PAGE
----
USEA Board of Governors member Morley Thompson is on the ground in Lima, Peru at the 2019 Pan American Games and will be sharing his thoughts from the spectator's seat!
The Army Equitation School is a green oasis of solitude in a concrete urban jungle. Getting there in Lima traffic is a challenge, but once you enter the walls it has beautiful trees and many helpful volunteers. The overall size of the grounds is quite limited though. The entrance for a spectator is a bit like shopping at IKEA as you are routed along a circuitous path through sections of the cross-country course, through the Peruvian equivalent of a Tiki hut, and eventually get to the dressage area.
The size of the venue is so limited that the cross-country course loops back and forth on itself. Imagine a CCI3*-L course at Kentucky in an area that is probably smaller than the inside of the Kentucky steeplechase track. There are some slight hills and lots of trees, so it does not feel like a Tryon derby field, but the twisty course may prove tough for horses that are not handy.
There are places where trucks are rumbling on city streets on the other side of a wall less than 20 yards from a cross-country jump and there literally were cross-country jumps within the dressage stadium, with a water complex less than 10 yards from A.
Today's dressage was very impressive for the top tier of riders. The U.S. is in a very enviable position to have Lynn's 29.2 be our drop score. Lynn's test set a bar for being calm, rhythmic, and precise but other tests bested her in brilliance and energy. Tamra's test was fantastic and would have placed well in any international competition.
Individually, Brazil's Marcelo Tosi on Starbucks was very impressive. I am probably showing my lack of familiarity with many of the international riders, but I was very impressed by the riding skills of Guatamela's two ladies. Sarka Kolackova De Mendez's Carneval 32 has some incredible moments of brilliance and energy, but with all his energy the extended walk was not on his playlist. For this test, the walk-canter transition at C when the horses were anticipating the medium canter (and pointed at a cross-country jump) proved very challenging for several.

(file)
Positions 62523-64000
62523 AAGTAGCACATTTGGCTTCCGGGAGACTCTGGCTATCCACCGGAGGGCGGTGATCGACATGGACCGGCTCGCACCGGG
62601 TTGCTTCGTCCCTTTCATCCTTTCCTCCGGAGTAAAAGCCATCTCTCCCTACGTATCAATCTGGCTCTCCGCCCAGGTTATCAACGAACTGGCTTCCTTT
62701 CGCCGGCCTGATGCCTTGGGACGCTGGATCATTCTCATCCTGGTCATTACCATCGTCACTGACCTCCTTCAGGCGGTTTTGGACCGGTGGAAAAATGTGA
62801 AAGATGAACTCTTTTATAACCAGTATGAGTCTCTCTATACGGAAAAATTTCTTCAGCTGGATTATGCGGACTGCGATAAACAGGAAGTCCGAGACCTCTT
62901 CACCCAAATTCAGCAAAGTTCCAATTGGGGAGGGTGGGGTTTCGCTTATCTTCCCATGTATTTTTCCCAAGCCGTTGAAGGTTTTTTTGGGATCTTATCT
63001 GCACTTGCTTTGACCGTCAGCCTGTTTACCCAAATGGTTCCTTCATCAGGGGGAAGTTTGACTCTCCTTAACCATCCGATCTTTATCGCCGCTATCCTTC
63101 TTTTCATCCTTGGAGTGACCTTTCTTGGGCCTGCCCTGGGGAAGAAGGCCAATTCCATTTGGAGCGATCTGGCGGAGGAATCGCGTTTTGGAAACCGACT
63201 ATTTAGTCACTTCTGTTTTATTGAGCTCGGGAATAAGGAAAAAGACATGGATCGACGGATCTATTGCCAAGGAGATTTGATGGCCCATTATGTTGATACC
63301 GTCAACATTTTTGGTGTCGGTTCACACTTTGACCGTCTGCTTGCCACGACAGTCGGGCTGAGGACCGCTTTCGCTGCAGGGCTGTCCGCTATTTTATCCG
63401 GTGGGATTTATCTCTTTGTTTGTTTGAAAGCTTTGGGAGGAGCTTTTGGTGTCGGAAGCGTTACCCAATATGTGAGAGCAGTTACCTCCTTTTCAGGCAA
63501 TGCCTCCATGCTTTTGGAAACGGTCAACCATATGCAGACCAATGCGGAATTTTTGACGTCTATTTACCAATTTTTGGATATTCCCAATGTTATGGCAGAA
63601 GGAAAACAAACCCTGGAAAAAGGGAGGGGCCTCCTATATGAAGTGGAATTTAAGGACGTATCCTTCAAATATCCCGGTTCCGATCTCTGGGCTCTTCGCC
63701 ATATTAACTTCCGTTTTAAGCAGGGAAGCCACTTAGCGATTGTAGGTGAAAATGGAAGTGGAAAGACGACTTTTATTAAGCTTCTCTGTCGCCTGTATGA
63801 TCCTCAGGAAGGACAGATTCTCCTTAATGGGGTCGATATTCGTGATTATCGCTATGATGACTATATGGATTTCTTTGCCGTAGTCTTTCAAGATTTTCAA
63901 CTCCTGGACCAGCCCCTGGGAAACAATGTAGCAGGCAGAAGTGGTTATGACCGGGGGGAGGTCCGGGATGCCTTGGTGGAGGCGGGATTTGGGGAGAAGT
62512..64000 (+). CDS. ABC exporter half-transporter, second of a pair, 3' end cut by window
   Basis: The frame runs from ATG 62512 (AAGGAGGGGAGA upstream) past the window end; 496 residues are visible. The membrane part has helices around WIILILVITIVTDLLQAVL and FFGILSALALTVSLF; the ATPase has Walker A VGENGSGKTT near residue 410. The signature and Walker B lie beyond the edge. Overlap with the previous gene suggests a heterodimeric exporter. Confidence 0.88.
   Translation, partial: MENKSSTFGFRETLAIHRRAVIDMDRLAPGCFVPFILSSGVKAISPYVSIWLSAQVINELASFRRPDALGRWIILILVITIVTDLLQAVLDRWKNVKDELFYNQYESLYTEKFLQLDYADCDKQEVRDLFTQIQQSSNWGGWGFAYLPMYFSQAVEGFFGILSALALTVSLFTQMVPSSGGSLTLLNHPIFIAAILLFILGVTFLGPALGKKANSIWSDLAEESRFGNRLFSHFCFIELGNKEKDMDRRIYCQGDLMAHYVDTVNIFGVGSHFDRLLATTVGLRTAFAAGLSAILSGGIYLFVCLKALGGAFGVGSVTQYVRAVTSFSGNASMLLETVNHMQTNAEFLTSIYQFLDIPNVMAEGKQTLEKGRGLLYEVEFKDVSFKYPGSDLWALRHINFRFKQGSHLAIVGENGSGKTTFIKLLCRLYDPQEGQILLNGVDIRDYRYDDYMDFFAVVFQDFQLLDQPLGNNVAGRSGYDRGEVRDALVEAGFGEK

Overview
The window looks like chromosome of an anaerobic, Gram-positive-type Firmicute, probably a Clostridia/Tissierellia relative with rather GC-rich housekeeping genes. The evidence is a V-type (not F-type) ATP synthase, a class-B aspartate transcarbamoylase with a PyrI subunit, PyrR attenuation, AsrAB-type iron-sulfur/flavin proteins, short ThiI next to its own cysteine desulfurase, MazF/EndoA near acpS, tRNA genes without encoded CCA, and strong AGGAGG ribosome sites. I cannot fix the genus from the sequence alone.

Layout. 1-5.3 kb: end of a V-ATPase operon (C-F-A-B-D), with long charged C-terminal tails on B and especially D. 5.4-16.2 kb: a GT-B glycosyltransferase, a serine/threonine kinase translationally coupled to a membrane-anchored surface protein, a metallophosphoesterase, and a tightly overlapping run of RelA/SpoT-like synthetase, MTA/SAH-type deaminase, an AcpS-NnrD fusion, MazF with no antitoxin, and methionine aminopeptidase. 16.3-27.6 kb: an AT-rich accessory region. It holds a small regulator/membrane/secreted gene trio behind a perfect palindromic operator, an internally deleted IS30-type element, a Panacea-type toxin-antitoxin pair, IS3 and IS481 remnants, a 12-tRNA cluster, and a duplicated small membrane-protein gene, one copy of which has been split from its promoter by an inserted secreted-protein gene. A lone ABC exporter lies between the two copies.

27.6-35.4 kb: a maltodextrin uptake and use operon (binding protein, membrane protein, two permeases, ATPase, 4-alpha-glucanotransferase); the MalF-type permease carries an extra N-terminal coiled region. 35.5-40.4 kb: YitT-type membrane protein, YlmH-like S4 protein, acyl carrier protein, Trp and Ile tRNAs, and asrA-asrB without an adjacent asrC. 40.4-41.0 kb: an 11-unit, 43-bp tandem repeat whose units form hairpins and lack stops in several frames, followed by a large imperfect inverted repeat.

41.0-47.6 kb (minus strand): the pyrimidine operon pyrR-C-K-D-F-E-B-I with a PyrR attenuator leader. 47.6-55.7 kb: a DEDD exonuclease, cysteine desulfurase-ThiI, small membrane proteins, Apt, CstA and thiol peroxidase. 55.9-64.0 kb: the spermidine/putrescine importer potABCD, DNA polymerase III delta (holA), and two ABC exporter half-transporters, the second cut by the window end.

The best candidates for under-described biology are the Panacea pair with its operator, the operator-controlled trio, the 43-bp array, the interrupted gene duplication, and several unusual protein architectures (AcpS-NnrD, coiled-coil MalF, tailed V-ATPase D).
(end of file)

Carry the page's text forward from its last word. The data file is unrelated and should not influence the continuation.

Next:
Both the Canadians and Brazil are close on our tail so we need two more great phases!
The United States Eventing Association (USEA) is proud to announce the selected Young Rider athletes for the Emerging Athletes U21 Program (EA21) national camp, now that the EA21 regional clinics have concluded. Twelve riders were accepted into each of the five regional EA21 clinics, taught by USEA Eventing Coaches Program (ECP) instructors, and now riders have been selected from the regional clinics to participate in the EA21 national camp this winter.
The second Young Horse Show Series (YHS) Regional Championship took place on Sunday, October 1st at Haras Hacienda in Magnolia, Texas. Formerly known as the USEA Future Event Horse (FEH) Championships, this year’s qualifiers were run by the YHS, a program established to provide U.S. breeders the opportunity to show off their young stock, as well as connect them to owners, riders, and trainers looking for U.S. bred sport horses in the hunter, jumper, dressage, and now eventing, disciplines.
Have you made plans to attend the 2023 USEA Annual Meeting & Convention in St. Louis, Missouri, from Dec. 7-10? If so, you’ll want to add the Show Jumping Building Seminar to your list of activities.
Registration for the 2023 USEA Annual Meeting & Convention is now open! Join the USEA in St. Louis, Missouri, this Dec. 7-10 for a weekend of mingling with fellow enthusiastic eventers to partake in discussions about the future of the sport. This year’s event will include a keynote address by Dr. Temple Grandin, a world-renowned scientist and author, a celebration of champions at the Annual Awards Dinner, and more! The city of St. Louis also has so many opportunities to sight-see and explore.